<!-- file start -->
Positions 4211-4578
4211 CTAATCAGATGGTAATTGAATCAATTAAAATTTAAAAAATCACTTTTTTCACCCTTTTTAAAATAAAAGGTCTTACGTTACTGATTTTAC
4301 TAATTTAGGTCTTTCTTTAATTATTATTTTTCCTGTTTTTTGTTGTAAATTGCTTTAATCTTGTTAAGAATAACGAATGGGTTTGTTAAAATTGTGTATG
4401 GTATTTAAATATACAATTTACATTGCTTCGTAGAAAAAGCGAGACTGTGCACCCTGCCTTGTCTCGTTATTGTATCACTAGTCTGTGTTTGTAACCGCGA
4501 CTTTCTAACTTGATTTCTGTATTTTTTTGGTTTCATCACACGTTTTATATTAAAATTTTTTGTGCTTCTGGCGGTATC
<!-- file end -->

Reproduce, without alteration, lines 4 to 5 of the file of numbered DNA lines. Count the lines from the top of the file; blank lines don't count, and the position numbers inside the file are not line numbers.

4401 GTATTTAAATATACAATTTACATTGCTTCGTAGAAAAAGCGAGACTGTGCACCCTGCCTTGTCTCGTTATTGTATCACTAGTCTGTGTTTGTAACCGCGA
4501 CTTTCTAACTTGATTTCTGTATTTTTTTGGTTTCATCACACGTTTTATATTAAAATTTTTTGTGCTTCTGGCGGTATC